Rev. Wendy Boden-Nelson (Chicago Tribune) from

Christmas comes during the darkest time of the year; daylight hours are at their shortest, the evening lasts the longest. But it is also the end of what might be a long year. The darkness may not be just meteorological, but spiritual as well. And we know medically that darkness can influence psychological conditions, such as seasonal affective disorder (SAD), often treated, at least in part with light box therapy. Yet that is precisely when God places His Light therapy upon us, if we will just allow ourselves the glimmer of hope and trust to head towards Him.

Sometimes God places a celestial spotlight – like the Star of Bethlehem to guide us to Him. Other times it is a candle in the wind – a tiny spark of kindness from an unexpected source that reminds us God is paying attention to your needs and mine. Each of us matters. The Heavenly Hallmark message may be hard to see through tears, but if we have faith, we will find Him there by our side.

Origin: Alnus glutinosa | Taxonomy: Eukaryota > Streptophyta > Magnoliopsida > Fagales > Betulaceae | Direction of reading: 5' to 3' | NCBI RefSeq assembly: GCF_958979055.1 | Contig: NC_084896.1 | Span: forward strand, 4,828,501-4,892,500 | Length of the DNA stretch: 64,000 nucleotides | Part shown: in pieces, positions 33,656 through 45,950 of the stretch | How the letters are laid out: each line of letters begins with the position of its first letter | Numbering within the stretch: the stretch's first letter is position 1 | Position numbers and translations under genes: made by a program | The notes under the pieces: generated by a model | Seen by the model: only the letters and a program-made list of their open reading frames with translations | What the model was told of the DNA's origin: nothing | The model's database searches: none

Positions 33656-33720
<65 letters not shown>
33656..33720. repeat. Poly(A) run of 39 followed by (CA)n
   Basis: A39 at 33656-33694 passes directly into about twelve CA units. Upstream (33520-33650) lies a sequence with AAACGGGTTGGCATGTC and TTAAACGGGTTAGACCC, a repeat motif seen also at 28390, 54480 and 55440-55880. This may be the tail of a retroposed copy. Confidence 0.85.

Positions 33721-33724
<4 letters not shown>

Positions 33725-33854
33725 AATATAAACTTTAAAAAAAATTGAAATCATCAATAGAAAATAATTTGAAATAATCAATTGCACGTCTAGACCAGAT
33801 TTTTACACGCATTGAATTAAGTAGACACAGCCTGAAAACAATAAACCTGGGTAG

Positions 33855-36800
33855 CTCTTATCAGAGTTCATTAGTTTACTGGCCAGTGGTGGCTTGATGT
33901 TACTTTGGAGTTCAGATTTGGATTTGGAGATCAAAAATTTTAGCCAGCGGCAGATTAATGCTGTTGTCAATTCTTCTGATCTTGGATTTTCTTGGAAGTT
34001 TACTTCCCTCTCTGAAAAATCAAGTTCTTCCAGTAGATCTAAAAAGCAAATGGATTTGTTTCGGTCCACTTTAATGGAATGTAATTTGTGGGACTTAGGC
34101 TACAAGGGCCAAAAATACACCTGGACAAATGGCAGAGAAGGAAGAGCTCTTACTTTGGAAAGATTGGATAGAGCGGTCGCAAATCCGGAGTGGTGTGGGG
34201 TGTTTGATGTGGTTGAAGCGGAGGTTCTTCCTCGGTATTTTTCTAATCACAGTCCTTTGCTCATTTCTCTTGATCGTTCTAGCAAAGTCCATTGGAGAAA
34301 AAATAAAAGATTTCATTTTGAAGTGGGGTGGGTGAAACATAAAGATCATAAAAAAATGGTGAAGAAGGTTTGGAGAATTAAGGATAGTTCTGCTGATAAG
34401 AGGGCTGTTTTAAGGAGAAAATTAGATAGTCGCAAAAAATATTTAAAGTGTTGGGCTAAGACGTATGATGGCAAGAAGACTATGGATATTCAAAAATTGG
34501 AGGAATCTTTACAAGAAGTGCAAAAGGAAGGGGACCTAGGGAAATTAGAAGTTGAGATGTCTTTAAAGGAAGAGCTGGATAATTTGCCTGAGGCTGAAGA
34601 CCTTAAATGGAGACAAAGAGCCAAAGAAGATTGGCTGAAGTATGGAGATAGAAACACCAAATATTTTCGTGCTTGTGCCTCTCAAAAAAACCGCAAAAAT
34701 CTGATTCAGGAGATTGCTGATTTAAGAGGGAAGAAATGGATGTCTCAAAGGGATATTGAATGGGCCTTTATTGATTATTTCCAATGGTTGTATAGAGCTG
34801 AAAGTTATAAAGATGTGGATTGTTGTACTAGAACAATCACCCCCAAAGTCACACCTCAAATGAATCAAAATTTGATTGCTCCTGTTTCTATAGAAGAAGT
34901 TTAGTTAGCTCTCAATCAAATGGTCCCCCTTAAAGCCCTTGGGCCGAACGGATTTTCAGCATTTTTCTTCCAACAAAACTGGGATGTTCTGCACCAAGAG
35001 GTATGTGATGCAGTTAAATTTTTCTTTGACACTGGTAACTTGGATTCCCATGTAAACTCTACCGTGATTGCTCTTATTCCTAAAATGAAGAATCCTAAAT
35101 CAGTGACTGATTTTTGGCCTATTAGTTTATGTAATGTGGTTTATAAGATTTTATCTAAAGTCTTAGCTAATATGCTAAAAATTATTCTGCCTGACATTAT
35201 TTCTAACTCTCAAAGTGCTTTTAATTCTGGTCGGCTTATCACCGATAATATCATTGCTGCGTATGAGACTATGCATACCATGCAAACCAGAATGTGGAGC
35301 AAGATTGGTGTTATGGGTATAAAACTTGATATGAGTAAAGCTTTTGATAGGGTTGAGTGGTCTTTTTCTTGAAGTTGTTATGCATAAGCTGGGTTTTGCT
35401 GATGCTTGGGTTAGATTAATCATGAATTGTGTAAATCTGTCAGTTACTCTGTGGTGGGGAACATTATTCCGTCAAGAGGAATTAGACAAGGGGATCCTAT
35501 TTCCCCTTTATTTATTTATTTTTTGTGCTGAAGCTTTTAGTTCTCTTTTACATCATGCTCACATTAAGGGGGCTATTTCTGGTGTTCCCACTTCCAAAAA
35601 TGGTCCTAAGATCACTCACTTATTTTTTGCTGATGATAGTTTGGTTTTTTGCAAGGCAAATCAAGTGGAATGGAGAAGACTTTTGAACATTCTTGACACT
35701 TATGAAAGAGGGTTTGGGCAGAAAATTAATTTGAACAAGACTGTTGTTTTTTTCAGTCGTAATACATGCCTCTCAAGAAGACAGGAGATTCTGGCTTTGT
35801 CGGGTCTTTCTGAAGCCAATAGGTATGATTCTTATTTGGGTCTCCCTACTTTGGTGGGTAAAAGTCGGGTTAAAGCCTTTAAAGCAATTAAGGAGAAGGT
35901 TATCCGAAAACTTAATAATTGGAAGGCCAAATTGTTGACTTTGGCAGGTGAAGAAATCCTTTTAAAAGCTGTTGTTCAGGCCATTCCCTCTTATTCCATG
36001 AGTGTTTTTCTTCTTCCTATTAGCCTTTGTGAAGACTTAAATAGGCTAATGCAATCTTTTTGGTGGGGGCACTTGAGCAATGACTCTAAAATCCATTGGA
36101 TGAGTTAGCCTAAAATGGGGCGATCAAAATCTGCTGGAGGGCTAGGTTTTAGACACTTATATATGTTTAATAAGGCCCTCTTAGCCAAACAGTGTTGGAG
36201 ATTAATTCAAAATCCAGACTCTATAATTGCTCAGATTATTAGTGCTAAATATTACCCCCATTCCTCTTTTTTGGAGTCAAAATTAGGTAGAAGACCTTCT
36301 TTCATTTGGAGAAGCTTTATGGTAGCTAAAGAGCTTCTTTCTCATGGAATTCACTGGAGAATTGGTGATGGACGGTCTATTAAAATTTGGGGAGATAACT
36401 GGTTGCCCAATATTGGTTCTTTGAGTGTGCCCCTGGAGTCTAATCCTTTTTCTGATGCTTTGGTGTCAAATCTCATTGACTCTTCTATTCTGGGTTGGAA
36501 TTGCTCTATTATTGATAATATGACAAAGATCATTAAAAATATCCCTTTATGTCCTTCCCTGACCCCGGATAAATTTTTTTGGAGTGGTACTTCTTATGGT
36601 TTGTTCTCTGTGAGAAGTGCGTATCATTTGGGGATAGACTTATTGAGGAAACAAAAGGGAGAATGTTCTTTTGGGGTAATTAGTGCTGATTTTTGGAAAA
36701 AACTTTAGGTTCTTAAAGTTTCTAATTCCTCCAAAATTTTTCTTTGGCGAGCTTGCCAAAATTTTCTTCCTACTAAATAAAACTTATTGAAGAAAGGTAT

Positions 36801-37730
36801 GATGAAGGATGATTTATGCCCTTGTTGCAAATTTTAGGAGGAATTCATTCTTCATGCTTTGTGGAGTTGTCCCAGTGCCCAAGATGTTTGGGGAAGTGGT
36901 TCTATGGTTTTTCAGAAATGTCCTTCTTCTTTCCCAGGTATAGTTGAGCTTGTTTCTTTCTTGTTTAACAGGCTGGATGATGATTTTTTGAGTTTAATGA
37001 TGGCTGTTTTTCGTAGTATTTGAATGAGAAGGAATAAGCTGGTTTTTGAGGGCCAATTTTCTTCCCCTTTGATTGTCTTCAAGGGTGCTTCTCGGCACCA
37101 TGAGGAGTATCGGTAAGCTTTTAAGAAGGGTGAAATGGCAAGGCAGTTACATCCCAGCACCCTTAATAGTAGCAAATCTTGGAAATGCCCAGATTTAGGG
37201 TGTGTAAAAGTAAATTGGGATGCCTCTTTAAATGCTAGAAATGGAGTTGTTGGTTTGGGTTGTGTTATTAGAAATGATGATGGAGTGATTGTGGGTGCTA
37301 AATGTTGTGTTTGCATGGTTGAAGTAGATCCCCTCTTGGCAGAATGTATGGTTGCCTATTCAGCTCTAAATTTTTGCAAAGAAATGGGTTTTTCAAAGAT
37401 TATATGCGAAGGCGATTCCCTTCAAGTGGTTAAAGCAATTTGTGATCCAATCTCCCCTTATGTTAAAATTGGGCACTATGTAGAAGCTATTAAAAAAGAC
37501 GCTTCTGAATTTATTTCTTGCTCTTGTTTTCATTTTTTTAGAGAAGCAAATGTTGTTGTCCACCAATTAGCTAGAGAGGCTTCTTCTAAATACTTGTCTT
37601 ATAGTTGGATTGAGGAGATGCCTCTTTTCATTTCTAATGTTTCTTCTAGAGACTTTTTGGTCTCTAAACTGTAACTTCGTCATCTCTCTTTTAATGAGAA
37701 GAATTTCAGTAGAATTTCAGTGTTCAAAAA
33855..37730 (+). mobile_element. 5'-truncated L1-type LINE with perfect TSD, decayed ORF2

Jesus’ birth is instructive in finding our way Home. His birth occurred without fanfare, without parties. The Heavenly Host appeared to shepherds on a field. Nowhere do we read they then stopped by and serenaded Jesus and the Holy Family. Jesus’ arrival was sacred, still, quiet. God’s Humanity authentic.

But a funny thing happened on the way to the forum, to borrow a line from the iconic comedy. Sometime between the religious, near sacred and sacramental ways we treated Christmas, to the multi-week decorating, partying, gift giving extravaganza the holidays have become, we forgot this Season is about Jesus, and His relationship with us, and our relationships with others – in a spiritual, tangible way.

One wonders if we partied less and prayed more – collectively and individually – would there be as many blue Christmases?